4 Works

Quantifying the effects of species traits on predation risk in nature: a comparative study of butterfly wing damage

Freerk Molleman, Juhan Javoiš, Robert Davis, Melissa Whitaker, Toomas Tammaru, Andreas Prinzing, Erki Õunap, Niklas Wahlberg, Ullasa Kodandaramaiah, Kwaku Aduse-Poku, Ants Kaasik & James Carey
1) Evading predators is a fundamental aspect of the ecology and evolution of all prey animals. In studying the influence of prey traits on predation risk, previous researchers have shown that crypsis reduces attack rates on resting prey, predation risk increases with increased prey activity, and rapid locomotion reduces attack rates and increases chances of surviving predator attacks. However, evidence for these conclusions is nearly always based on observations of selected species under artificial conditions....

Data from: Do benefits of seed dispersal and caching by scatterhoarders outweigh the costs of predation? An example with oaks and yellow-necked mice

Michał Bogdziewicz
Numerous interactions between plants and animals vary in their outcome between antagonism and mutualism. Interactions between plants and scatterhoarding animals provide a prime example of this phenomenon. Scatterhoarders consume large quantities of seeds (potentially reducing plant establishment), yet also disperse seeds and bury them in shallow caches (potentially improving recruitment). Despite intense work on mechanisms that cause these interactions to shift along an antagonism-mutualism continuum, it remains difficult to quantify their final outcomes. We demonstrate...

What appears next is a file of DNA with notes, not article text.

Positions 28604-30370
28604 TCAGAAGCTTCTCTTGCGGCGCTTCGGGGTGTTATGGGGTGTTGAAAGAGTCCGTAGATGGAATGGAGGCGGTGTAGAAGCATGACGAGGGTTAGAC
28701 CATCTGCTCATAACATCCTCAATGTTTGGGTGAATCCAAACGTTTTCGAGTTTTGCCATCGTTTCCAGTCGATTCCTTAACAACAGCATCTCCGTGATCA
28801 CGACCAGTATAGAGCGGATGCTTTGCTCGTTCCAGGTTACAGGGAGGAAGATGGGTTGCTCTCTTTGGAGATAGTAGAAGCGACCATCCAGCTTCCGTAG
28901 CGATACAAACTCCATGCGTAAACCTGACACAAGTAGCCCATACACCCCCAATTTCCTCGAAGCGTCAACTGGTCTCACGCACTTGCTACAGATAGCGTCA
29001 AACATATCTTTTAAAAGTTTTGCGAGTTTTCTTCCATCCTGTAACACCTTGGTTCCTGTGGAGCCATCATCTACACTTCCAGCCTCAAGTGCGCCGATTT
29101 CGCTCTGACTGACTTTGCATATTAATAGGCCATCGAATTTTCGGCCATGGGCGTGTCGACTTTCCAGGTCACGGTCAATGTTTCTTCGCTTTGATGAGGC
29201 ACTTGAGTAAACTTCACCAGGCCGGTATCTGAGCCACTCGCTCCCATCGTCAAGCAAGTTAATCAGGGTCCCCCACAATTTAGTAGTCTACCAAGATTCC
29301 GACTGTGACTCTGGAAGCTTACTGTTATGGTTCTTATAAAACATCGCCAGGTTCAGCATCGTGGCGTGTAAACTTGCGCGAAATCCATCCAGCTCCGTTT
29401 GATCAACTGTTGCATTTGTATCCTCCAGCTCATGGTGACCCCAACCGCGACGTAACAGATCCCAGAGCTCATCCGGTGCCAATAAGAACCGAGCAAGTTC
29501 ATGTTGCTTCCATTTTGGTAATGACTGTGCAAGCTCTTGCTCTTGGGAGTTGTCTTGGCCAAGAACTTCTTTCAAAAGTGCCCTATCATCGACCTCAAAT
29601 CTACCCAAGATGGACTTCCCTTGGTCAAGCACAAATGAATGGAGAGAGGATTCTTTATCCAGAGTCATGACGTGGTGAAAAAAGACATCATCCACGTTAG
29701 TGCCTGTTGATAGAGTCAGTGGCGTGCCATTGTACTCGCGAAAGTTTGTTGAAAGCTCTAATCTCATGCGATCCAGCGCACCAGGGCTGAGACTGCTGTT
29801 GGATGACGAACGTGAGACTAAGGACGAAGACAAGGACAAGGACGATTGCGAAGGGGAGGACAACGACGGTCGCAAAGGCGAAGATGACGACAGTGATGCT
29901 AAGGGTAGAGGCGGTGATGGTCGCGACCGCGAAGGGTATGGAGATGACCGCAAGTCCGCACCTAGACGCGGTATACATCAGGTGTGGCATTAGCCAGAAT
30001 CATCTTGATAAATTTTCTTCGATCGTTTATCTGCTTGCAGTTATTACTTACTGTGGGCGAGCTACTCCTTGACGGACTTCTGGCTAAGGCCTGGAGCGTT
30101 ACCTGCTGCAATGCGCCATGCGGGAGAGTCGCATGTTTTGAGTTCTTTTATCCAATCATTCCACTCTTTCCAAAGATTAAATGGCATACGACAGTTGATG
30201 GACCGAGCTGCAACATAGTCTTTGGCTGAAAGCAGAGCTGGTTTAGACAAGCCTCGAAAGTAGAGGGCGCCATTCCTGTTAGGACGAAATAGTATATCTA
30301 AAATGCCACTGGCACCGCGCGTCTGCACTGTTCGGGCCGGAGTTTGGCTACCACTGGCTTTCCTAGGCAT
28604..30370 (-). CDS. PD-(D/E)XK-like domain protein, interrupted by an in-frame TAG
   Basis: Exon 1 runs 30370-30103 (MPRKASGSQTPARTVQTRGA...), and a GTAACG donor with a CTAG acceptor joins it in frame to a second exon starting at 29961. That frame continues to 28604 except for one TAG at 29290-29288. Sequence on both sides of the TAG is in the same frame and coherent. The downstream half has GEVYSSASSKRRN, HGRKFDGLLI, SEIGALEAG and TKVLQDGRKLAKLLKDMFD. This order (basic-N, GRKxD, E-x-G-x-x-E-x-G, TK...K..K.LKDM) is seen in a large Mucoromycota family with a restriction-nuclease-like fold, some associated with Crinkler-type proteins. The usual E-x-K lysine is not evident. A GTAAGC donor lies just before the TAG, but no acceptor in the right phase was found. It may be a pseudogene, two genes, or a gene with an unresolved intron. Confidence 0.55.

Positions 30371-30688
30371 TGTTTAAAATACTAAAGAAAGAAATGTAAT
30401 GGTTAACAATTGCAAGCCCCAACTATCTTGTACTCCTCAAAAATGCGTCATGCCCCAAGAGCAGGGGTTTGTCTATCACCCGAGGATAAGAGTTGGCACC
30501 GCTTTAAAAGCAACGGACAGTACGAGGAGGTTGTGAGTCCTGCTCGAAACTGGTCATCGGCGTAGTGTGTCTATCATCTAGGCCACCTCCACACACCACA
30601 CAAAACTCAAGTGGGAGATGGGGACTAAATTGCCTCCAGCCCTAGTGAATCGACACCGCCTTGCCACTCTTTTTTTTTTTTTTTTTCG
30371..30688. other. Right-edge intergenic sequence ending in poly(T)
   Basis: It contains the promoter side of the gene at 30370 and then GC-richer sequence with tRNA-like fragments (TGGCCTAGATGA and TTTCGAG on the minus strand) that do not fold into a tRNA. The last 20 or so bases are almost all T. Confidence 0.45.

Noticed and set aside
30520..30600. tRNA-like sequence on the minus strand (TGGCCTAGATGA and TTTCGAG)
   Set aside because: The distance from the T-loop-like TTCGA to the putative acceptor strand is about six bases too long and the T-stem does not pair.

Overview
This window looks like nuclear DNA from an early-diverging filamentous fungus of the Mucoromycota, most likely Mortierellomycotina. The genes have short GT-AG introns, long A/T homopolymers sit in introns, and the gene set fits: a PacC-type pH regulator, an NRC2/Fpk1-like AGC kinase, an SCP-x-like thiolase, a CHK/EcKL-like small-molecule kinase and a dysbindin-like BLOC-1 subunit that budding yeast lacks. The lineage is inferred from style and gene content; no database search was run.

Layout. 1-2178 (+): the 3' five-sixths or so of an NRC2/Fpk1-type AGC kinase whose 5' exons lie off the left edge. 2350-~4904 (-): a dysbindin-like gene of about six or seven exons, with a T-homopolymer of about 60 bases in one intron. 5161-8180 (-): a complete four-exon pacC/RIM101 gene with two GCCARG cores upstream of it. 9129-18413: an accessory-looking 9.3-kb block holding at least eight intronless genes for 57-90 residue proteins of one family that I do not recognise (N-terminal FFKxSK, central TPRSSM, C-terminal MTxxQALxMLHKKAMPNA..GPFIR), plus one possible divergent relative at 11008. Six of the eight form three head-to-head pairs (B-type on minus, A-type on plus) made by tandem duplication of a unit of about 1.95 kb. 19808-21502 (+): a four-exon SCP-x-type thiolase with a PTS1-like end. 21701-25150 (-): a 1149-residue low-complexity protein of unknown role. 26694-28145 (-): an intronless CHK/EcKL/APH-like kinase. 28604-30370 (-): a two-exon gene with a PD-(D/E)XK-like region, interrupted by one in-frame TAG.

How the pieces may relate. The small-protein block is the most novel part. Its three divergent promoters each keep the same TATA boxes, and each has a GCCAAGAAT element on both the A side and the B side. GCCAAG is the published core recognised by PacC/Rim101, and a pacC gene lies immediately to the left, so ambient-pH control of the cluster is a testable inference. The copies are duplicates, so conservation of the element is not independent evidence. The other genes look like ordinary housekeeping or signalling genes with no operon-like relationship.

Light affects parental provisioning behaviour in a cavity-nesting Passerine

Paweł Podkowa, Katarzyna Malinowska & Adrian Surmacki
Nocturnal bird species possess special adaptations to maximise visual efficiency under low light levels. However, some typically diurnal species also experience low-light environments. For example, cavity-nesting Passerines raise broods in dark cavities and search for food in light-abundant surroundings. It is not clear whether they possess special adaptations for low light vision or breed in cavities at the expense of impaired parental care. In this study, we tested whether light conditions affect the provisioning efficiency...

Reduced biodiversity in modernised villages: a conflict between sustainable development goals

Zuzanna M. Rosin, Matthew Hiron, Michał Żmihorski, Paweł Szymański, Marcin Tobolka & Tomas Pärt
1. Despite large conservation efforts to halt the loss of farmland biodiversity in Europe, negative population trends are still observed, especially for common species. Old villages and human settlements are biodiversity hotspots and important breeding habitats for farmland birds, but recent requirements for energy saving measures and improved living comfort have changed their architecture and habitats. Consequently, modernisation of villages may negatively affect bird diversity due to the loss of nesting and foraging sites. 2....

Registration Year

  • 2019

Resource Types

  • Dataset


  • Adam Mickiewicz University in Poznań
  • Lund University
  • University of Rennes 1
  • Polish Academy of Sciences
  • Indian Institute of Science Education and Research, Thiruvananthapuram
  • Swedish University of Agricultural Sciences
  • University of Life Sciences in Poznań
  • Harvard University
  • University of Richmond
  • University of Tartu